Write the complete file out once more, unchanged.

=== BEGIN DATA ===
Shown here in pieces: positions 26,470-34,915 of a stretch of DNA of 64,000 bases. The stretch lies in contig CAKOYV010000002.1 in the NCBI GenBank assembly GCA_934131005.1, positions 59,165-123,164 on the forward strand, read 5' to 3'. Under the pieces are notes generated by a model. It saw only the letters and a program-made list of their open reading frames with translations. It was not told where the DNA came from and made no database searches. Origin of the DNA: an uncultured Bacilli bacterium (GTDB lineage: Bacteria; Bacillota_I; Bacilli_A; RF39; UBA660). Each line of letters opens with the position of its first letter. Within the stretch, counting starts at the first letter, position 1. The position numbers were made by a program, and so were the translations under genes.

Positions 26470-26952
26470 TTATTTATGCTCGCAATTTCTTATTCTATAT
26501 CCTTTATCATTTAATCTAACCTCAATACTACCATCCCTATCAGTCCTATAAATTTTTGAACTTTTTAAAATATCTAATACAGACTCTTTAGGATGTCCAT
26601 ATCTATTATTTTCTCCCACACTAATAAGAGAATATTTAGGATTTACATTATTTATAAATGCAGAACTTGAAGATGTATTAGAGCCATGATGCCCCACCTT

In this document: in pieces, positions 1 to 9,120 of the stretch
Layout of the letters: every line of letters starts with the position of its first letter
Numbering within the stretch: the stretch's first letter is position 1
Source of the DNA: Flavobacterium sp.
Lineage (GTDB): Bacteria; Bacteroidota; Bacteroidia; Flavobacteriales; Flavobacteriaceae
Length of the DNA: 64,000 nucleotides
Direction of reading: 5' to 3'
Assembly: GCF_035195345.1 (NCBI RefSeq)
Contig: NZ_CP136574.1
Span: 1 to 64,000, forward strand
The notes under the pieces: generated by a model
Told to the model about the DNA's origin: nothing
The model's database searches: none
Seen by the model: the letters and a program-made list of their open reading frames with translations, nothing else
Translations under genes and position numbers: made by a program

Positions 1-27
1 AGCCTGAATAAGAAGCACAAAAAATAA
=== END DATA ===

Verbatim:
Shown here in pieces: positions 26,470-34,915 of a stretch of DNA of 64,000 bases. The stretch lies in contig CAKOYV010000002.1 in the NCBI GenBank assembly GCA_934131005.1, positions 59,165-123,164 on the forward strand, read 5' to 3'. Under the pieces are notes generated by a model. It saw only the letters and a program-made list of their open reading frames with translations. It was not told where the DNA came from and made no database searches. Origin of the DNA: an uncultured Bacilli bacterium (GTDB lineage: Bacteria; Bacillota_I; Bacilli_A; RF39; UBA660). Each line of letters opens with the position of its first letter. Within the stretch, counting starts at the first letter, position 1. The position numbers were made by a program, and so were the translations under genes.

Positions 26470-26952
26470 TTATTTATGCTCGCAATTTCTTATTCTATAT
26501 CCTTTATCATTTAATCTAACCTCAATACTACCATCCCTATCAGTCCTATAAATTTTTGAACTTTTTAAAATATCTAATACAGACTCTTTAGGATGTCCAT
26601 ATCTATTATTTTCTCCCACACTAATAAGAGAATATTTAGGATTTACATTATTTATAAATGCAGAACTTGAAGATGTATTAGAGCCATGATGCCCCACCTT

In this document: in pieces, positions 1 to 9,120 of the stretch
Layout of the letters: every line of letters starts with the position of its first letter
Numbering within the stretch: the stretch's first letter is position 1
Source of the DNA: Flavobacterium sp.
Lineage (GTDB): Bacteria; Bacteroidota; Bacteroidia; Flavobacteriales; Flavobacteriaceae
Length of the DNA: 64,000 nucleotides
Direction of reading: 5' to 3'
Assembly: GCF_035195345.1 (NCBI RefSeq)
Contig: NZ_CP136574.1
Span: 1 to 64,000, forward strand
The notes under the pieces: generated by a model
Told to the model about the DNA's origin: nothing
The model's database searches: none
Seen by the model: the letters and a program-made list of their open reading frames with translations, nothing else
Translations under genes and position numbers: made by a program

Positions 1-27
1 AGCCTGAATAAGAAGCACAAAAAATAA